My novel is the first volume of a historical, family and Norman saga. So I came across these four terms in a Google / Fancy search. More than 200 titles have been released, linked to around fifty publishers. I made a first selection by consulting the back covers and choosing the works that I might want to read. About fifty remained. I would have liked to know their circulation and sales but I couldn’t find any information. I then did a search in the libraries of Paris and Lyon to find out professional book writing services if they had these works. Around thirty titles appeared and I only kept from my previous list the publishers who had published them, around twenty. More Editions des Malaises, a Norman publisher which publishes beautiful books, thrillers and novels about Normandy, and which I had already spotted by querying the database of Norman publishers.

Ultimately, who did you send your manuscript to?

I chose publishers that accept PDFs. There are not many: eight, including the Editions des Malaises. I admit it was an arbitrary selection! But I find it difficult to understand why publishers continue to request hard copies of the entire text. They don’t care about the cost to the authors, to the trees, and to shipping, while most of these manuscripts end up in the trash without ever being read beyond the first chapter… since everyone knows that it is the first pages which decide the fate of the work. Offering to send a file seemed to me to indicate that the publisher cared a little about its authors.

What was the first contact like with the man who would become your editor?

He was the only one who gave his personal email (the others offered sending forms). So I sent him a simple message which said: I wrote a saga in three volumes which takes place in Normandy, could this interest you? And, in the body of the email so that he doesn’t have to click on an attachment, I put the synopsis of the saga and the first volume, all not exceeding one sheet (i.e. 1500 characters, spaces included). The next day I received his response: “Yes, I would like to read it, send me the PDF”! A month later, I received an email that said: “I’m reading your novel with great pleasure, I’m halfway through, I’ll call you as soon as I’ve finished.” I then proposed to him the synopsis of volume 2 and, the following week, he gave me his agreement. Bingo!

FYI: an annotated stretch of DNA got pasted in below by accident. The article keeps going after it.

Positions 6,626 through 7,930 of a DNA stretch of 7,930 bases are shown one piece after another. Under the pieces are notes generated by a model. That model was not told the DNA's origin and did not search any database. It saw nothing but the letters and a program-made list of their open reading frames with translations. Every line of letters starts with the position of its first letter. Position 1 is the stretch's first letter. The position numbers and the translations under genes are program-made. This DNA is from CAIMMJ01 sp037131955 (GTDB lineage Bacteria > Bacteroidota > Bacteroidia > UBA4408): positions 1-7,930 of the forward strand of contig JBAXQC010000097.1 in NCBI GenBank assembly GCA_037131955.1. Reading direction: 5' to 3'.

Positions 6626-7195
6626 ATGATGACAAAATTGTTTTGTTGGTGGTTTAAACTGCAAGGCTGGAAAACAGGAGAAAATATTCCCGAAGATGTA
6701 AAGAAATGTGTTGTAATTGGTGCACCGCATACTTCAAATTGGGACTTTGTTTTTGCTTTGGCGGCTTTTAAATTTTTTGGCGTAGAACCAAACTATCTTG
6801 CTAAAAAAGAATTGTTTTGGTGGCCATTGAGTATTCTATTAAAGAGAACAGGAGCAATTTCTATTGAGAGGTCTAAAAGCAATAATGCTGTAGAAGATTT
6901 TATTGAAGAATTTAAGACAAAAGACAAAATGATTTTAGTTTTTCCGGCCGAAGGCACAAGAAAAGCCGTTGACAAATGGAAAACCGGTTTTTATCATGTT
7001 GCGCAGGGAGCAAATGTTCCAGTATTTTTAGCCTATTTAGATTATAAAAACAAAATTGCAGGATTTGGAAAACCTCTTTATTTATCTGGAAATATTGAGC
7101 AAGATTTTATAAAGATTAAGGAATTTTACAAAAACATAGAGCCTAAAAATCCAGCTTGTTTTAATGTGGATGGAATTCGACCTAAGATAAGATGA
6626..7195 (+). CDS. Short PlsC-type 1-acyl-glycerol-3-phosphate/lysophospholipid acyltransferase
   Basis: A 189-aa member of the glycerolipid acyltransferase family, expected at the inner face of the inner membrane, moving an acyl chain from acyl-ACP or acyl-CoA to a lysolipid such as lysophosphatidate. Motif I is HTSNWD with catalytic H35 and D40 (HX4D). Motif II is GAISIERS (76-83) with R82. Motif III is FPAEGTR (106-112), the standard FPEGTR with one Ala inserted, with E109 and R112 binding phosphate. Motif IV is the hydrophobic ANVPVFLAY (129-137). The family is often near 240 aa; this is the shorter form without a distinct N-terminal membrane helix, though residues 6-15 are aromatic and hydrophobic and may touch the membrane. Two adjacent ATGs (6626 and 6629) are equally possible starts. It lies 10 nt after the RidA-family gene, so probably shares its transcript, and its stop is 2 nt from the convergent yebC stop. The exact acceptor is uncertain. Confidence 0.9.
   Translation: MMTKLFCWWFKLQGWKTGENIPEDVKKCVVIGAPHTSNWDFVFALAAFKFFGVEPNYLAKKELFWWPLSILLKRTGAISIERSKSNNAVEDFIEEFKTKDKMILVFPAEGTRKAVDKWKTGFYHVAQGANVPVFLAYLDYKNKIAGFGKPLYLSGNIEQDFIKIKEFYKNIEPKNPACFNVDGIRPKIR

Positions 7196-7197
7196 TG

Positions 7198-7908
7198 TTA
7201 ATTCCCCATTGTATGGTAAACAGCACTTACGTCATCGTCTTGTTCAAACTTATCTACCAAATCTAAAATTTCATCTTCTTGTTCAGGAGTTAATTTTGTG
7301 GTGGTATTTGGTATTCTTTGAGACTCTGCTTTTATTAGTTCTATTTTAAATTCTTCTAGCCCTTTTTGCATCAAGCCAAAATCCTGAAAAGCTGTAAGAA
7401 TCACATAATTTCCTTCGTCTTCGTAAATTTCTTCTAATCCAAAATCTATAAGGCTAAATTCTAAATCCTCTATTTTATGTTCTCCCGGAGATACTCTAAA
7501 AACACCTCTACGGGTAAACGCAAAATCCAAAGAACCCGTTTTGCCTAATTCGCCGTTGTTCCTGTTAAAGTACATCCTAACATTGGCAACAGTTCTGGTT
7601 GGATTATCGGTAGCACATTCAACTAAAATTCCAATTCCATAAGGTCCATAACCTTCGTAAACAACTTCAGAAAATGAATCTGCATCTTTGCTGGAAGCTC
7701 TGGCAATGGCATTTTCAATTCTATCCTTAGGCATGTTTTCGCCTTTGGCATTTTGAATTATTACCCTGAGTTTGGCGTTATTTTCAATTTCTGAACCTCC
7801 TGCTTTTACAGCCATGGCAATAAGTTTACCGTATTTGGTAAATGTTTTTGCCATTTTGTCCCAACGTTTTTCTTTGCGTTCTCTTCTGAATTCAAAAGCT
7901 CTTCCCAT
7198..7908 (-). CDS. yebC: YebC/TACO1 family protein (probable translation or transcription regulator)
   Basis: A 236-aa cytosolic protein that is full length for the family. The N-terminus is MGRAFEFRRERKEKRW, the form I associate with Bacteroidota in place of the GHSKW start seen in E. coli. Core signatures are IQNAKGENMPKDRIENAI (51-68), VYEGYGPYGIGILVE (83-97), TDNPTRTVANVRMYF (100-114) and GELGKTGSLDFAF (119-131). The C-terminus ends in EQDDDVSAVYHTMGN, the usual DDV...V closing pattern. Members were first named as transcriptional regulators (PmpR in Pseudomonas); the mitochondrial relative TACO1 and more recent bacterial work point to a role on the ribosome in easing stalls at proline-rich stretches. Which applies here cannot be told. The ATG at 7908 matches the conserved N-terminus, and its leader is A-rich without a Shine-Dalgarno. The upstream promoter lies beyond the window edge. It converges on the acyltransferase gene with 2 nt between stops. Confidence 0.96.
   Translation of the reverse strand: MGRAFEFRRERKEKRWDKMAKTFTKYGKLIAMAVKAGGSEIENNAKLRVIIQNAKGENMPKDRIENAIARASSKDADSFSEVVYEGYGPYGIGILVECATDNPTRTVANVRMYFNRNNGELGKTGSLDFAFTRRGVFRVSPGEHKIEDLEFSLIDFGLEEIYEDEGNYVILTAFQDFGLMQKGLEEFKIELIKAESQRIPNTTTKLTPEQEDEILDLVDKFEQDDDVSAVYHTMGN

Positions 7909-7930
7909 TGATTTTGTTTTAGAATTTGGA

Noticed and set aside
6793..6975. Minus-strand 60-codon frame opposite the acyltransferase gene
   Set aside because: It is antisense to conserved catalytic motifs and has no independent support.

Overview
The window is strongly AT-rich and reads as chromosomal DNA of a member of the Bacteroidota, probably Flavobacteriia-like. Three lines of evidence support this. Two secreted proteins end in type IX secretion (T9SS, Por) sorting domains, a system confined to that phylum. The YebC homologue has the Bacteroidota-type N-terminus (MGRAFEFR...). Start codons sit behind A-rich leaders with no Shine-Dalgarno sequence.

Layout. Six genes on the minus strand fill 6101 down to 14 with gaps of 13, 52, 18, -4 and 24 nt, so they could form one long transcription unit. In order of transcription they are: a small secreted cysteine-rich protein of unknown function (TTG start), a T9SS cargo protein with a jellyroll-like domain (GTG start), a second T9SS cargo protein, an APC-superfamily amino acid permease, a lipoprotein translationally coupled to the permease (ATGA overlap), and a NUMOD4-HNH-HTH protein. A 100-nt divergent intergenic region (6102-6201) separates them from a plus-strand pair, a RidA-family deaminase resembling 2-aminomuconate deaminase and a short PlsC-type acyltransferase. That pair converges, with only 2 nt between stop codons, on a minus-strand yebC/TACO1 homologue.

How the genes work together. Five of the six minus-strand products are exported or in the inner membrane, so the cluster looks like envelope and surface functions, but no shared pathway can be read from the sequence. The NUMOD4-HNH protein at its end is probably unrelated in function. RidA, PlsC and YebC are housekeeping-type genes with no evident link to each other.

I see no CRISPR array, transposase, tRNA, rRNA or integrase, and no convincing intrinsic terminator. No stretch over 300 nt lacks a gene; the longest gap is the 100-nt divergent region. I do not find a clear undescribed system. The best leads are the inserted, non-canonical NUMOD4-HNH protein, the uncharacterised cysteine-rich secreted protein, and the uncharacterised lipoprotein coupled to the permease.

And with other publishers?

At the same time, I sent the same message to the other selected publishers, this time on the sending form, with the entire text and without any accompanying words since this was not provided for by the format of the protocol.

Among the Parisian publishers, the one that tempted me the most (Les Presses de la Cite, a specialist in the genre and large print runs) quickly refused. Two others had also declined, referring me to a partner doing self-publishing. Then there were standard letters, two months later.

Do you have any advice for authors who are sending a manuscript to a publisher for the first time?

I would advise them to first read very carefully the information and advice from Luc Debarred from the Humanism site.

* Where you will learn, among other things, that the worst time to send your manuscript is the month of January (publishers are preparing for the winter literary season). However, it is the one where all the authors send their submissions to publishers! Spread the message…